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Devin Townsend - Devin Townsend Project: Transcendence CD (album) cover

DEVIN TOWNSEND PROJECT: TRANSCENDENCE

Devin Townsend

 

Experimental/Post Metal

3.57 | 84 ratings

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FragileKings
Prog Reviewer
3 stars "Transcendence" is the seventh installment in the Devin Townsend Project discography and was released earlier this month. After a highly prolific release period from 2009 to 2014, which included the original four DTP albums, a live album, a box set of the four albums and live album and two discs of bonus material, a fifth DTP album "Epicloud", the Casualties of Cool album that had a special edition with an extra disc of bonus material, and the double album of DTP's "Sky Blue" and the Ziltoid sequel "Zed Squared", Devin Townsend prepared for a live performance of Ziltoid at the Albert Hall and then took a much-needed rest. On his web site he wrote that he had several ideas brewing for new albums including a project where he would play only bass guitar and another project that would include an Icelandic choir among other things. No matter what was to come, no one could be sure exactly what the Mad Man of Metal was going to do next, especially after surprise albums like "Ki", "Ghost" and "Casualties of Cool" which were so different from his more established, very loud wall of sound, aggressive pop metal approach.

At first I was a little disappointed with this album because it was exactly another installment in the very loud wall of sound aggressive pop metal approach. As we've heard on albums like "Terria", "Infinity", "Epicloud" and even "Zed Squared", Devin and the band play loud and layered heavy guitar music with a triad of screamed vocals that could make a poltergeist crap itself, soaring operatic vocals, and gentle vocals that could put a cranky baby to sleep. Guest vocalist Anneke Van Giersbergen, a regular on DTP releases, appears once again, though this time she takes less of a lead role than on "Addicted" and "Sky Blue". The music is generally a blend of aggressive heavy music and variations of adult contemporary progressive pop (by that I mean no bee-bop, bubble gum pop) but all filtered through the concept of overcoming lack of confidence and a tendency toward self-deprecation, hence the title and theme of "Transcendence".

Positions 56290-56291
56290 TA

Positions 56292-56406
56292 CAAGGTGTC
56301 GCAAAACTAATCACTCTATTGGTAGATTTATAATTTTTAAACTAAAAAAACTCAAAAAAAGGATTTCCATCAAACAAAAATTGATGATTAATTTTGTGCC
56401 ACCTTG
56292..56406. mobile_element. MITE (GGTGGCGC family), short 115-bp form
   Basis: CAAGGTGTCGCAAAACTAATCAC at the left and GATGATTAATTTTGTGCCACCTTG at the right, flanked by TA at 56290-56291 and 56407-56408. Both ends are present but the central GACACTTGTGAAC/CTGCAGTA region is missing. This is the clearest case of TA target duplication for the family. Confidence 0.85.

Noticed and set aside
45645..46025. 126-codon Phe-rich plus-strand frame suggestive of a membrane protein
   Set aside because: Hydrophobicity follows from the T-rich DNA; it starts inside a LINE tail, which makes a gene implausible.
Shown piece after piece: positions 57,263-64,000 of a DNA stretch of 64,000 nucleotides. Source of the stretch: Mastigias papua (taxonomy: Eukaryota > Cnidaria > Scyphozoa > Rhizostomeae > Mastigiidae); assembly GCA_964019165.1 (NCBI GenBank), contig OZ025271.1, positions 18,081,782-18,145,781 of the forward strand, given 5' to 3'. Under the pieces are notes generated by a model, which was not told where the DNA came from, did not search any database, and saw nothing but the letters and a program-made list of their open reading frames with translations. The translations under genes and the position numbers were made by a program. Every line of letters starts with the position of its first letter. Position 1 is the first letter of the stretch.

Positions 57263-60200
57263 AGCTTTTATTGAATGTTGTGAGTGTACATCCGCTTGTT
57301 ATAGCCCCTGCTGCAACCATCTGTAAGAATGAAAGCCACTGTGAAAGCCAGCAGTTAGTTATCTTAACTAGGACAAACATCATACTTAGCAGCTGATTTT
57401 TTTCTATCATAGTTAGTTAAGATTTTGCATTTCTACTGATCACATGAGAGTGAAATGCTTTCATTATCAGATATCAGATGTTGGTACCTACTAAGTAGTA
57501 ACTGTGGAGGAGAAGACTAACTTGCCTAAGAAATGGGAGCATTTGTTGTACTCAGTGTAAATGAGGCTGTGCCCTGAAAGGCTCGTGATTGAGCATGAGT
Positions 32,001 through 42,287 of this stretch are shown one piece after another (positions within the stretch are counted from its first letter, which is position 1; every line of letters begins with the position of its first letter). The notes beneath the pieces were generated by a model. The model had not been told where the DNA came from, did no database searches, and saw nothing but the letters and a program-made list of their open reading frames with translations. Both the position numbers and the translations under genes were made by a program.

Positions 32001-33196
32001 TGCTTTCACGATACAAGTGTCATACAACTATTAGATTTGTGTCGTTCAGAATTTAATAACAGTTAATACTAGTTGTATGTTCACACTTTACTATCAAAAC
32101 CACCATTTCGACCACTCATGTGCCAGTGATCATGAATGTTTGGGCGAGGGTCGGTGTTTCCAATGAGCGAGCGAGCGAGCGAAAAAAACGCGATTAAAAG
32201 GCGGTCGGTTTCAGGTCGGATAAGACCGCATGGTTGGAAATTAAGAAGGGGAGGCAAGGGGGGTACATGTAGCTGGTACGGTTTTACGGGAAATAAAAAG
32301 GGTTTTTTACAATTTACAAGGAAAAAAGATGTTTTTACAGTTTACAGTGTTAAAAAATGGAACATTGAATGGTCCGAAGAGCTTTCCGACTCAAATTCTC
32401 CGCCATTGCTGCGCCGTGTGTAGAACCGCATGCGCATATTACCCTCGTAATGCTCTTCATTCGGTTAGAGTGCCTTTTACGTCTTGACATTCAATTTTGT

As with "Epicloud" and perhaps even more so with "Sky Blue", the ultra heavy/aggro sound that Devin is known for at times is restrained here and only brought out in special moments that require that angst effect. There's actually a lot of acoustic guitar here compared to the other two albums mentioned above in this paragraph and even when the heavy electric guitars are thundering away it's possible to pick out the strummed acoustic guitar in some tracks. By the end of the album there's a noticeable change in direction toward lighter music with some very pleasing and beautiful moments. Of course, Devin's music often has what I call the audio equivalent of the swimming pool chlorine effect, which is because when I was a kid, after coming out of the pool I could see hazy rainbows around any light sources because of the chlorine in the water. Devin's mixing approach has a hazy, nebulous, echoing cloud of sound around the vocals, keyboards and guitars, and there's no exception here.